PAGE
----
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Frequent Antibiotic Use Raises the Risk of Type 2 Diabetes

Authors of a new study note that an observed link between antibiotics and diabetes risk may be yet another result of changing levels and diversity of gut bacteria.

Repeated use of some types of antibiotics may increase the risk of developing type 2 diabetes mellitus (T2DM), possibly by altering gut bacteria, according to the results of a large observational study that emphasize the need to reduce unnecessary antibiotic prescriptions.

“Over-prescription of antibiotics is already a problem around the world as bacteria become increasingly resistant to their effects. Our findings are important, not only for understanding how diabetes may develop, but as a warning to reduce unnecessary antibiotic treatments that might do more harm than good,” said lead author Ben Boursi, MD, a postdoctoral researcher at the Department of Gastroenterology at the University of Pennsylvania, Philadelphia.

The researchers conducted a nested case-control study using a large population-based database from the United Kingdom. They looked at the number of antibiotic prescriptions given to more than 200,000 patients with diabetes at least 1 year before the disease was diagnosed, and compared this with the number given to 800,000 patients without diabetes of the same age and sex.

Key Findings, Analysis   

►► Diabetes risk was increased by up to 37%, depending on the type of antibiotic, number of courses 

►► Penicillin: from 2 to 5 courses increased the risk of diabetes by 8%; >5 courses increased risk by 23%

►► Quinolones: from 2 to 5 courses increased the risk of diabetes by 15%; >5 courses increased risk by 37%

►► No association found between diabetes risk and treatment with imidazole, antiviral drugs, antifungals, regardless of the number of courses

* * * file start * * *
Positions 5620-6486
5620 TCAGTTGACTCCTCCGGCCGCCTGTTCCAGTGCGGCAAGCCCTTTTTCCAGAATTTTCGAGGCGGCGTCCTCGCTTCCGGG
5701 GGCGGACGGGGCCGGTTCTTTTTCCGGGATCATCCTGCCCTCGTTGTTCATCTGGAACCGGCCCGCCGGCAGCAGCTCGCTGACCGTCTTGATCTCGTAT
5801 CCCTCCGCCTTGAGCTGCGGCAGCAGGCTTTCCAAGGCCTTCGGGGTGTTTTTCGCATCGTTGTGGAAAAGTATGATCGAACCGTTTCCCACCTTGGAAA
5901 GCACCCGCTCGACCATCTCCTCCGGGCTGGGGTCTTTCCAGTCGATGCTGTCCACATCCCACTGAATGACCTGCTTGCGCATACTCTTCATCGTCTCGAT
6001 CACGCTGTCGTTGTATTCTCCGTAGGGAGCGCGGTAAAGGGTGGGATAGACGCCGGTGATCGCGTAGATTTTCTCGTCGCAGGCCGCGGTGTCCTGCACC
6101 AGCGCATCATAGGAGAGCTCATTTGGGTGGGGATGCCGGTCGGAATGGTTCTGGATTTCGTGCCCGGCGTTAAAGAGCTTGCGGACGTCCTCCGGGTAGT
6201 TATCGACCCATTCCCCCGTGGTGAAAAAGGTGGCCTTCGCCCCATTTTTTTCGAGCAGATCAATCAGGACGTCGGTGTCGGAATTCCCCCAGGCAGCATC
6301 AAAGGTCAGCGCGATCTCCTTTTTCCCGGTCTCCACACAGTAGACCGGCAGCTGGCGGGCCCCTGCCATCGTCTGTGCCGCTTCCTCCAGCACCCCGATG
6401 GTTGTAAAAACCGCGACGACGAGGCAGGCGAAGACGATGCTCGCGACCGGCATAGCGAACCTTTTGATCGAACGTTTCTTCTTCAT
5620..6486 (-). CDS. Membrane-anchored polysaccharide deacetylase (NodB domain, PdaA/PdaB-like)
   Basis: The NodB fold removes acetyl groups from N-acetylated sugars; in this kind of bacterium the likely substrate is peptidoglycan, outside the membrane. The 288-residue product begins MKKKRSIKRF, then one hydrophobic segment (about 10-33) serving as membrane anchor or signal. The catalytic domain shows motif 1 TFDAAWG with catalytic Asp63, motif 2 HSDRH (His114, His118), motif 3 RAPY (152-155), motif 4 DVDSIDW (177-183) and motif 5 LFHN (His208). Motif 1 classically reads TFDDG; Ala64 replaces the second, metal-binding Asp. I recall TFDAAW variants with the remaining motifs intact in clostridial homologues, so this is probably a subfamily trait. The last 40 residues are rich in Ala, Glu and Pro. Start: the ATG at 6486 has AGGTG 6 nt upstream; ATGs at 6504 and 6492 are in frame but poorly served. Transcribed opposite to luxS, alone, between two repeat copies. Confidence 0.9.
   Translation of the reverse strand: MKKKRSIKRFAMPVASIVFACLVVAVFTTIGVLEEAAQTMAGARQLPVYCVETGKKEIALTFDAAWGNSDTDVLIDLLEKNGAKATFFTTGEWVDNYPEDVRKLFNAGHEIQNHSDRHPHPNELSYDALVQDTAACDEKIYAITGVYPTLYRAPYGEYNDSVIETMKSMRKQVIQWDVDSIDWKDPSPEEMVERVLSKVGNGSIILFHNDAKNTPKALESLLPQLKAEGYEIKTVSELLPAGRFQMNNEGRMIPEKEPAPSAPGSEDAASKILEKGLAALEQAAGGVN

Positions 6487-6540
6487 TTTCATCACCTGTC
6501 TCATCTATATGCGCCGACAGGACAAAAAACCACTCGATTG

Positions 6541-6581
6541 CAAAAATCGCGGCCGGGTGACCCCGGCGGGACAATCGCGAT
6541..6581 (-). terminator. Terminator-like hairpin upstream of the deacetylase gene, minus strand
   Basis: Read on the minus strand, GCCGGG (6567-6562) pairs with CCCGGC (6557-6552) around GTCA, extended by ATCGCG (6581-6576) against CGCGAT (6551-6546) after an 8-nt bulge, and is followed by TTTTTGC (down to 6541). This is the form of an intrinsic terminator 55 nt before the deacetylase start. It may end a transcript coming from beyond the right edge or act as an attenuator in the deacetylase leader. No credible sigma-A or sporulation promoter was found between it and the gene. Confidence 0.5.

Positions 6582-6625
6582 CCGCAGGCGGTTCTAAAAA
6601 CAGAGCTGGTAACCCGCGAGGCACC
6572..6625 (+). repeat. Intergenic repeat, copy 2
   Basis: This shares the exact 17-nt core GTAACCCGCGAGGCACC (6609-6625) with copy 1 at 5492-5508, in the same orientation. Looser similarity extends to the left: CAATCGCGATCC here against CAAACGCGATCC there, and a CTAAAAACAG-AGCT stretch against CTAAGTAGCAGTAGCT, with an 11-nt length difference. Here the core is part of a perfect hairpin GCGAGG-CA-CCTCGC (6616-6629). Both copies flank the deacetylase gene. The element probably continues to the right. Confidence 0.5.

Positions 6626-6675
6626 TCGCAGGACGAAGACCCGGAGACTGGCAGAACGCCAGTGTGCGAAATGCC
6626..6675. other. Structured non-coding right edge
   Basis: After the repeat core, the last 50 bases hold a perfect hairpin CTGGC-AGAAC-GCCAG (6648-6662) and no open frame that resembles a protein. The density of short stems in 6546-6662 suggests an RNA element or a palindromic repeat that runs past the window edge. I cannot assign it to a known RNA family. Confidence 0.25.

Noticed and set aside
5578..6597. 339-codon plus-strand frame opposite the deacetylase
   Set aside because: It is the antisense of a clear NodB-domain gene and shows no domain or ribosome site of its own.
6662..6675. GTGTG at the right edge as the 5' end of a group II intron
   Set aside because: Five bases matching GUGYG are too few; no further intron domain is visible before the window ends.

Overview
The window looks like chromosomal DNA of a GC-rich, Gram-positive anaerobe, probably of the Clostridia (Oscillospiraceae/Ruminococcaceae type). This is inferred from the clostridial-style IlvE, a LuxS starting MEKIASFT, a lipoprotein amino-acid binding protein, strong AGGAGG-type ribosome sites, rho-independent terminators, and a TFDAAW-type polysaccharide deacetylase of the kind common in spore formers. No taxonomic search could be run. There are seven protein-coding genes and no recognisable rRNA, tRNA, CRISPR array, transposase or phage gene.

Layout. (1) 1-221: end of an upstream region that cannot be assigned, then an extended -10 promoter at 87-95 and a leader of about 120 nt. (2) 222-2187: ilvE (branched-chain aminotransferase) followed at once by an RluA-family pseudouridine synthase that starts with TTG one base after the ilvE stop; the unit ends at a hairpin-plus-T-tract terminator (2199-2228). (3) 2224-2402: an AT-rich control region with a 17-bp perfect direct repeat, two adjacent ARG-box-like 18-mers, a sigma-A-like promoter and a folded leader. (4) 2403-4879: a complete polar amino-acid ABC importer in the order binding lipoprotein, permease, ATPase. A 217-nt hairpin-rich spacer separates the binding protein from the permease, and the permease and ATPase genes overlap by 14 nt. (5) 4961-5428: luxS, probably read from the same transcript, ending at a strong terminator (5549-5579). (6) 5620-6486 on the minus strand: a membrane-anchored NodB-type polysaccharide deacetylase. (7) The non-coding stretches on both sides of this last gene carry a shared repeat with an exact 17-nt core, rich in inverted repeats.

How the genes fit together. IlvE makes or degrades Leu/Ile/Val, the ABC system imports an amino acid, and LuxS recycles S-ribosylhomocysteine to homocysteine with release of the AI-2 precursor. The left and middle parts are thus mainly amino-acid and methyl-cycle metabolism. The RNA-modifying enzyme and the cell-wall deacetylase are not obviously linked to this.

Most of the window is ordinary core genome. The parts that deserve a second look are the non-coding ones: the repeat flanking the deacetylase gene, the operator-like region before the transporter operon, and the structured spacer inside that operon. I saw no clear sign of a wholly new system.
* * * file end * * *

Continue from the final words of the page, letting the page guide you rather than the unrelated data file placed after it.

►► Risk was adjusted for BMI, smoking, last glucose level, number of infections before index-date, past medical history of coronary artery disease, hyperlipidemia

►► Analysis repeated in those with no skin or urinary tract infections (common among diabetes patients) with no impact on results

“While our study does not show cause and effect, we think changing levels and diversity of gut bacteria could explain the link between antibiotics and diabetes risk,” said study senior author Dr Yu-Xiao Yang of the University of Pennsylvania.

Dr Boursi added: “Gut bacteria have been suggested to influence the mechanisms behind obesity, insulin resistance and diabetes in both animal and human models. Previous studies have shown that antibiotics can alter the digestive ecosystem.”

Some studies in humans indicate that exposure to antibiotics in early childhood increases the risk of obesity in later in life. Other studies have reported differences in gut microbiota between people with and without diabetes.

The research fits in with studies showing that changes in the composition of gut flora are associated with chronic diseases, including T2DM and cardiovascular and autoimmune diseases.

The researchers published their results online March 24, 2015, in the European Journal of Endocrinology.


Boursi B, Mamtani R, Haynes K, Yang Y-X. The effect of past antibiotic exposure on diabetes risk. Eur J Endocrinol. Published online before print March 24, 2015, doi: 10.1530/EJE-14-1163.